In 2000, public health authorities declared measles eliminated from the United States. However, so far this year, 288 cases of measles were reported to the Centers for Disease Control and Prevention (CDC) between Jan. 1 and May 23, the largest number since 1994. The cause? “The current increase in measles cases is being driven by unvaccinated people, primarily U.S. residents, who got measles in other countries, brought the virus back to the United States and spread to others in communities where many people are not vaccinated,” said Dr. Anne Schuchat, assistant surgeon general.

Measles, a serious and highly contagious respiratory illness, causes fever, runny nose, cough, and a distinctive rash all over the body. Most common in children, adults also risk infection with the virus, especially if they have never been vaccinated. About one out of 10 children with measles also gets an ear infection, and up to one out of 20 comes down with pneumonia. For every 1,000 children who get measles, one or two will die. To prevent measles, CDC recommends the MMR vaccine.

Referred to as anti-vaxxers, opponents to vaccines believe that a child's immune systems can deal with most infections naturally, and that injecting questionable vaccine ingredients into a child may cause side effects, including seizures, paralysis, and death, and may trigger autism and ADHD. CDC maintains that recommended vaccines, including the MMR and those that prevent diphtheria, smallpox, polio, and whooping cough, are both safe and effective.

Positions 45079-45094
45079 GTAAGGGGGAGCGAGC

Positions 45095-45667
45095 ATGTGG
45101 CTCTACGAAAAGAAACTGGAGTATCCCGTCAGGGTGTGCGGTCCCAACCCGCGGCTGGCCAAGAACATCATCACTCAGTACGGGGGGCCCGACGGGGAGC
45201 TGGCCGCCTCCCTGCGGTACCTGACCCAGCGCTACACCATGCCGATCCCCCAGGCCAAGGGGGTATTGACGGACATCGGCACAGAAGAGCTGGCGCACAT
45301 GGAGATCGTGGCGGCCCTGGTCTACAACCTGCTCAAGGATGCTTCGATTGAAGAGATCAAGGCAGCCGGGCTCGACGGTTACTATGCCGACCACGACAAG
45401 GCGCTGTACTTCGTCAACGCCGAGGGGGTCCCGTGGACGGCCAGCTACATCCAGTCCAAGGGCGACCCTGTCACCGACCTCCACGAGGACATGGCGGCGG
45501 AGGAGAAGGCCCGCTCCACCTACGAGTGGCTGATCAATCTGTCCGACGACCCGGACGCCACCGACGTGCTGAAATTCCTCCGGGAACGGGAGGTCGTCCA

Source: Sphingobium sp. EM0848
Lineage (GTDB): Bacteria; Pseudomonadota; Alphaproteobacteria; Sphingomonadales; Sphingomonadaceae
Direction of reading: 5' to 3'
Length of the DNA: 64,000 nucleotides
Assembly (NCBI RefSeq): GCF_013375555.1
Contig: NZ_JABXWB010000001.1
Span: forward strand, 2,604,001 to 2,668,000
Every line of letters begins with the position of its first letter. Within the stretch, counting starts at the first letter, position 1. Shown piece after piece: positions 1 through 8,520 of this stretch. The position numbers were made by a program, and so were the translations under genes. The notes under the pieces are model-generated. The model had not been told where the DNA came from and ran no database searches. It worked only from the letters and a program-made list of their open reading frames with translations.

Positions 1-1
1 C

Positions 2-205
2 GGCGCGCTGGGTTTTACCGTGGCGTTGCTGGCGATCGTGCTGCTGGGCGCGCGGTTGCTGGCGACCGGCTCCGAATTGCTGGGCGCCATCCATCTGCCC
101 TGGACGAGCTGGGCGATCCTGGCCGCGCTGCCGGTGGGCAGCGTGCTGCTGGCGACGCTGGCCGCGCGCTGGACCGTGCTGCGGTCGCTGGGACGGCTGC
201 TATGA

Measles 2014

Today, CDC links nearly all of the measles cases this year to international travel by unvaccinated people. “Many of the clusters in the U.S. began following travel to the Philippines where a large outbreak has been occurring since October 2013,” Schuchat said. Of the 288 cases, 280 (or 97 percent) were associated with importations from at least 18 countries. More than one in seven cases has led to hospitalization, while a full 90 percent of all cases were in people who were not vaccinated or whose vaccination status was unknown.

However, people opposed to vaccinations are not the only problem. “Many U.S. health care providers have never seen or treated a patient with measles because of the nation’s robust vaccination efforts and our rapid response to outbreaks,” Schuchat said. CDC recommends health care providers who suspect a patient has measles collect specimens and then immediately isolate the patient before reporting to the local health department.

An average of 549,000 measles cases and 495 measles deaths were reported annually in the decade before the first live measles vaccine was licensed in 1963 for the U.S. The CDC believes it is much more likely that three to four million people were infected annually at that time, since most cases went unreported. Following the declared elimination of measles in the U.S., from 37 to 220 cases were reported annually between 2000- 2013, with the majority of cases occurring among unvaccinated people. (Elimination is defined as the absence for longer than a year of endemic transmission — when people get sick after coming into contact with someone indigenous to the area and not from someone in another country or infected travelers or immigrants.)

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